In a bygone era, fantasy sports involved a group of fans who came together each season and drafted players from existing pro rosters. Then the real games began, and you won or lost based on how the real player performed. Throughout the season, you as the “owner” of your drafted team could make trades, change the lineup and so on, but what happened between the lines was out of your hands.
Meanwhile, the leagues and sportsbooks like FanDuel or Draft Kings made money from registration fees. Then somebody got the idea that fantasy sports smacked of gambling and should be treated as such. So the courts got involved.
Last week, the New York State Court of Appeals ruled that such contests are games of skill and not gambling under the state constitution, in confirmation of a 2016 state law. The Fantasy Sports & Gaming Association (FSGA) was tickled pink. So were 3.5 million players in New York State. And now the association would like the New York Gaming Commission to finalize preliminary rules and regs issued in 2017.
An appeals court’s decision last year found interactive fantasy sports violated the state constitution’s ban on gambling. The games allow players to assemble a roster of athletes in a sport, using individuals performance statistics to determine the winner. They annually bring in hundreds of millions in entrance fees statewide.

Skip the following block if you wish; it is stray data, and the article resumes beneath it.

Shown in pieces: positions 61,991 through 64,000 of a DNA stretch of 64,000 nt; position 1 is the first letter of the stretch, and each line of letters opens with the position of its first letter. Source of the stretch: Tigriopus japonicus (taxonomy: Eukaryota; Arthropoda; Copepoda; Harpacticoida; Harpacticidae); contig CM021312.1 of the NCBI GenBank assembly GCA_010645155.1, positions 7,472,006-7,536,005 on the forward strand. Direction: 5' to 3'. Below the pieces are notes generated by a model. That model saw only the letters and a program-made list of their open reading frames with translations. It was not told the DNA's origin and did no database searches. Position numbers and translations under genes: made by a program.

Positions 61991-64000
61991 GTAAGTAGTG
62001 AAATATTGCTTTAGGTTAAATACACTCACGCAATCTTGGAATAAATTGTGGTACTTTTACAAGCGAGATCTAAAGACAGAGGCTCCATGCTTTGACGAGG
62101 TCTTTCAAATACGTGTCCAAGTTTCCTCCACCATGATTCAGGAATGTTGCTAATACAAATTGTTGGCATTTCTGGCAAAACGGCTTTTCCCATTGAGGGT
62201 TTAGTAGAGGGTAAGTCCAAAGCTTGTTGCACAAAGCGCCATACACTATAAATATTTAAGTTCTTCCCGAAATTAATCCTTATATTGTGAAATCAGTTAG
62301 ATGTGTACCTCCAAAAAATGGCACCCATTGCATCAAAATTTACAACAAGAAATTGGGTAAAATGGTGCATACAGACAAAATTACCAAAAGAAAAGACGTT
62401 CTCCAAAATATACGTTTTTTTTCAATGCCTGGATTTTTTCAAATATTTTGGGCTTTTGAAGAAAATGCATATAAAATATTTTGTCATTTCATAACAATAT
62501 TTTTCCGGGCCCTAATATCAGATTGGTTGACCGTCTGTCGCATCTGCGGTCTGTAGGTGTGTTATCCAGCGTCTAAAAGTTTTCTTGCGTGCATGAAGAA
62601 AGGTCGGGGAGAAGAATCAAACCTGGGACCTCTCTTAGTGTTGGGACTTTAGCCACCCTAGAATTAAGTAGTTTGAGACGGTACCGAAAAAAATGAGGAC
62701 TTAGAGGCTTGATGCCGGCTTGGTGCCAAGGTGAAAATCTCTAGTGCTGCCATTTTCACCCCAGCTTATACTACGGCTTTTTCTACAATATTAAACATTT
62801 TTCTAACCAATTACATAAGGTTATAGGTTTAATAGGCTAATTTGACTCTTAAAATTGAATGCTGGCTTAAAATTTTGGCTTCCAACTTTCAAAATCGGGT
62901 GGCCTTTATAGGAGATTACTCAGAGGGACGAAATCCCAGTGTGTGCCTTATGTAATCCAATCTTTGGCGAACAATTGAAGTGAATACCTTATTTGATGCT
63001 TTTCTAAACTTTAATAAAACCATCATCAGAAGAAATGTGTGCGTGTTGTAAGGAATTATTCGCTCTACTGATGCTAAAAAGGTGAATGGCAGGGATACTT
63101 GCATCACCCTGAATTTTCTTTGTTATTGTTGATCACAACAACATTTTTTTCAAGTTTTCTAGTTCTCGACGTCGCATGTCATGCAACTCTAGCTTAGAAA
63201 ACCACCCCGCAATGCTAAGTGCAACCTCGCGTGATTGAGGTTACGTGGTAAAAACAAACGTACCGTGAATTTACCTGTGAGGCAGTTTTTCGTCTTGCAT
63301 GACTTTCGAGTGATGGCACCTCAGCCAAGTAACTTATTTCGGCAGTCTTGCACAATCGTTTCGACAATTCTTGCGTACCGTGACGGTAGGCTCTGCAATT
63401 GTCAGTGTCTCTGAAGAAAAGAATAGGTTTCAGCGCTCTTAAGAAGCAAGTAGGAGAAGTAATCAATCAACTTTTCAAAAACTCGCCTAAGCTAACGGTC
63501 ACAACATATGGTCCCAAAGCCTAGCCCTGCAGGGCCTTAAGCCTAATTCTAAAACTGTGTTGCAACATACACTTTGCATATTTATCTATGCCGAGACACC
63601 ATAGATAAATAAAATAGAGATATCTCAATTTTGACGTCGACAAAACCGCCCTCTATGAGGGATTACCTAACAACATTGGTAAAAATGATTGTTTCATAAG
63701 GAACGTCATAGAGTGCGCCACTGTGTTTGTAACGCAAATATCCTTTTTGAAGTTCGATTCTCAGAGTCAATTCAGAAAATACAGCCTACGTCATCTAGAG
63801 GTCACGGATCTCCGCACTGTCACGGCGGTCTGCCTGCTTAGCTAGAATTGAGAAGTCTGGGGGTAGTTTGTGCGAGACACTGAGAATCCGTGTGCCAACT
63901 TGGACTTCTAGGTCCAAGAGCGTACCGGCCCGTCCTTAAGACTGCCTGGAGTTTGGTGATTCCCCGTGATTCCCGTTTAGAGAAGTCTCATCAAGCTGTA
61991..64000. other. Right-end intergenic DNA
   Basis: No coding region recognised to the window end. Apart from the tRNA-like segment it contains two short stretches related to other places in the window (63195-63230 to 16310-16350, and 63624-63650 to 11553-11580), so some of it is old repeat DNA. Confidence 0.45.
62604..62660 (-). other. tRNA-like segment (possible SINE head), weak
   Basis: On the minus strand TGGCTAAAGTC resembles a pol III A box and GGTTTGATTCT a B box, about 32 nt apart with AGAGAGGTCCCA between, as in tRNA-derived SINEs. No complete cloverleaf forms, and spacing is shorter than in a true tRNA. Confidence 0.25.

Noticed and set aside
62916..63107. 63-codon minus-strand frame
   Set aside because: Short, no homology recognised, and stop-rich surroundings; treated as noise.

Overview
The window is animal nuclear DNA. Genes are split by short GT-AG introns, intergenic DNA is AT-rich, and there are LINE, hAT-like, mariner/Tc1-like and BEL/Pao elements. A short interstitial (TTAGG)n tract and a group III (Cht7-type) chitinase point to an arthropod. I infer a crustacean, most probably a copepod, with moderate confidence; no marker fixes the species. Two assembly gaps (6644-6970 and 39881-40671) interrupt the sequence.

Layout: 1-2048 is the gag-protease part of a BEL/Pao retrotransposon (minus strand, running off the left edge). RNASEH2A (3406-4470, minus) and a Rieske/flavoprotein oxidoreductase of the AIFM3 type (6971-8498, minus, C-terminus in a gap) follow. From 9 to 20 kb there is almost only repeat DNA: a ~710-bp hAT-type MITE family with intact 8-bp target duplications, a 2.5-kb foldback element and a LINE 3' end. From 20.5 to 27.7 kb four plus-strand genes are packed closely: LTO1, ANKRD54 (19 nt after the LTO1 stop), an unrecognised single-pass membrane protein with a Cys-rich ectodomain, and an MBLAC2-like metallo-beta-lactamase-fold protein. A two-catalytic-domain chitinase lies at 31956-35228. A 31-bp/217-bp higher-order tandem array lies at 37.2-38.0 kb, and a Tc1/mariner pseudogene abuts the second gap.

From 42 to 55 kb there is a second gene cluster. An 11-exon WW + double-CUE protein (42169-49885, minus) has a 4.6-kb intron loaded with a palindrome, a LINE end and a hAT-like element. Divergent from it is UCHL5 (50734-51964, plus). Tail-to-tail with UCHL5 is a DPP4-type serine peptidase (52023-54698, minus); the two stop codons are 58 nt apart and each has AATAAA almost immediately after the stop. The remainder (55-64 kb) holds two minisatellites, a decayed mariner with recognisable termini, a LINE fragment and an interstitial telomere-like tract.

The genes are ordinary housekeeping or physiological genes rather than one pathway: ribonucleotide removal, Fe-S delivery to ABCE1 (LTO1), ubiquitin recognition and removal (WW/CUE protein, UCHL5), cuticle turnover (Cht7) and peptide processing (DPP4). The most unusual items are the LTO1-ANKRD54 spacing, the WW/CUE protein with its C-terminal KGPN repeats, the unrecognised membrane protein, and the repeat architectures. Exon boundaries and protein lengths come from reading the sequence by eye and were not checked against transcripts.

In a 4-3 high court ruling, Chief Judge Janet DiFiore wrote that the gambling prohibition doesn’t include skill-based competitions in which players who win a prize exercise “substantial influence” over the contest’s outcome.
DiFiore wrote that the outcome of an interactive fantasy sports contest “turns not on the performance of real-life athletes, as it would with respect to a bet or wager but on whether the participant has skillfully composed and managed a virtual roster so as to garner more fantasy points than rosters composed by other participants.”
Dissenting Judge Rowan Wilson wrote that the court “effectively amends” the state constitution. The majority opinion of why “something everyone knows is gambling is not actually gambling” recalls the famous scene in Casablanca in which Captain Renault said he was “shocked, shocked” to find there was gambling at a nightclub, just before being handed his winnings, according to the Associated Press.
The court issued its 58-page majority opinion March 23. The lower court had ruled that DFS contests are games of chance not skill. Therein lies the distinction. If the court sided with the lower court and confirmed DFS as a game of chance, it’s considered gambling and gambling can only be allowed in New York by way of a constitutional amendment. The legislature cannot regulate DFS on its own.
Had the majority opinion gone the other way, DFS platforms like DraftKings and FanDuel would have to offer free-to-play games or no games until the constitutional was amended, according to Play USA.
The ruling also agreed with the growing consensus across the United States as 25 states have passed laws confirming paid fantasy sports contests are legal games of skill.